Brain drain and factor complementarity
AbstractIn this paper we develop an extended Solow growth model with emigration which aggregates different types of labor skills from strict complementarity to perfect substitution. The derivation of balanced growth paths shows that the most relevant cases for studying the impact of emigration are those where these paths can only be attained asymptotically. This requires and justifies the need for using transitional dynamics. We therefore derive a complete characterization of the transitional dynamics of output and wages in the sending country for all possible values taken by the elasticity of substitution between skilled and unskilled workers. The model then serves to qualitatively study the effect of brain drain on per capita income and wages of the sending country.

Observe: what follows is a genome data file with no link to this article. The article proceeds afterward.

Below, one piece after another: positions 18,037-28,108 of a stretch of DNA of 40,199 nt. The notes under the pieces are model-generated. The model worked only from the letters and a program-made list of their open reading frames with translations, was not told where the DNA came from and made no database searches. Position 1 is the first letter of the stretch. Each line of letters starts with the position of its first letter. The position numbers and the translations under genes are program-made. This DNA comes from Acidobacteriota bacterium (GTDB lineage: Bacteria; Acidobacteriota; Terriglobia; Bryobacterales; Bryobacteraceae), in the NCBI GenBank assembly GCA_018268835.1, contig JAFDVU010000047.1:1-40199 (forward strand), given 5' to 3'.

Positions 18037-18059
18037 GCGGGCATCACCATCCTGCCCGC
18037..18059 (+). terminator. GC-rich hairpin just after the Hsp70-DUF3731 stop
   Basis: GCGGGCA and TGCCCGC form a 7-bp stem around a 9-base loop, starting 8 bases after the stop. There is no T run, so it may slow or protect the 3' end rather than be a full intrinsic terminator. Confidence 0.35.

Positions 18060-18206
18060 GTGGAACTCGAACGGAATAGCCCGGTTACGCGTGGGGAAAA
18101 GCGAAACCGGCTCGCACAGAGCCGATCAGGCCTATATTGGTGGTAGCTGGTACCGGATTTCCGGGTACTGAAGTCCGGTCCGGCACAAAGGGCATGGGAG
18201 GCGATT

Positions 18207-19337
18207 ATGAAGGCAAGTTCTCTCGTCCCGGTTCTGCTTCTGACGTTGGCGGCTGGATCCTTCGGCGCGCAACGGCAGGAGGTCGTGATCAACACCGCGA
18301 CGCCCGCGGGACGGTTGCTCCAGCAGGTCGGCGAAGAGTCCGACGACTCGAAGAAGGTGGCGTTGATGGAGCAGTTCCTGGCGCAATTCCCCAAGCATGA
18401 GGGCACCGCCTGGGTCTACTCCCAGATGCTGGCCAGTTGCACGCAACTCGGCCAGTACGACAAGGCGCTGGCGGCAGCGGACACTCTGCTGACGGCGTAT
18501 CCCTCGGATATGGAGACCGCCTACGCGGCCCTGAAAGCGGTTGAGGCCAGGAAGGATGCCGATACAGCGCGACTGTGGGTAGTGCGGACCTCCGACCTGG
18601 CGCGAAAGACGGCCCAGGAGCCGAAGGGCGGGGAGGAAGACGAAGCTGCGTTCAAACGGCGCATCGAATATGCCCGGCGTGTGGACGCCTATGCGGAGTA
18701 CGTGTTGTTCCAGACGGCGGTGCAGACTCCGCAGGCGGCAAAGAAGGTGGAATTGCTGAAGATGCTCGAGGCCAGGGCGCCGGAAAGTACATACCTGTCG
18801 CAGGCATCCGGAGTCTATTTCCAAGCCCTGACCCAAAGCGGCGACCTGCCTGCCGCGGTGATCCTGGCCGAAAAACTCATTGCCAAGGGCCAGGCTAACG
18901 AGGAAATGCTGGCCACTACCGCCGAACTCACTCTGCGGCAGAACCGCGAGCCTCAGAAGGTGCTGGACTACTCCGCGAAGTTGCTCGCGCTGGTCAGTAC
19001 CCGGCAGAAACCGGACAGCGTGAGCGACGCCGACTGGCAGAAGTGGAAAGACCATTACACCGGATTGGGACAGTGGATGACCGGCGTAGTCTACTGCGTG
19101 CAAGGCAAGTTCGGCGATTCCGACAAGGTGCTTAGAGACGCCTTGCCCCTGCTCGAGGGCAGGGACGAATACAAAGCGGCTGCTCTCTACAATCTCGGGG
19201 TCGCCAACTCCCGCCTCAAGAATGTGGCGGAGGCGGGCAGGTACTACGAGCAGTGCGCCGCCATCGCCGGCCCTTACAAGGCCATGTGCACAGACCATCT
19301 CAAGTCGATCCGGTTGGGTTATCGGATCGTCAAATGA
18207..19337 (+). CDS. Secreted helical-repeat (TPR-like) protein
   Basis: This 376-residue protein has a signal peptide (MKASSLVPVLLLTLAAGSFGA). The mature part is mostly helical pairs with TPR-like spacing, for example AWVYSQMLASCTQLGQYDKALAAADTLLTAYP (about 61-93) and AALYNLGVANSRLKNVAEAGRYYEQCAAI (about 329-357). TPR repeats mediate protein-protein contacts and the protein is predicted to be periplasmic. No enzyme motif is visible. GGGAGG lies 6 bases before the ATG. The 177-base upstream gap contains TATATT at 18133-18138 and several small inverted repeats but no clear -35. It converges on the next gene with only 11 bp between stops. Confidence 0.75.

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Bibliographic InfoArticle provided by Elsevier in its journal Economic Modelling.
Volume (Year): 26 (2009)
Issue (Month): 2 (March)
Contact details of provider:
Web page: http://www.elsevier.com/locate/inca/30411
Brain drain Growth Complementarity Migration;
Other versions of this item:
- F22 - International Economics - - International Factor Movements and International Business - - - International Migration
- J24 - Labor and Demographic Economics - - Demand and Supply of Labor - - - Human Capital; Skills; Occupational Choice; Labor Productivity
- J61 - Labor and Demographic Economics - - Mobility, Unemployment, Vacancies, and Immigrant Workers - - - Geographic Labor Mobility; Immigrant Workers
- E13 - Macroeconomics and Monetary Economics - - General Aggregative Models - - - Neoclassical
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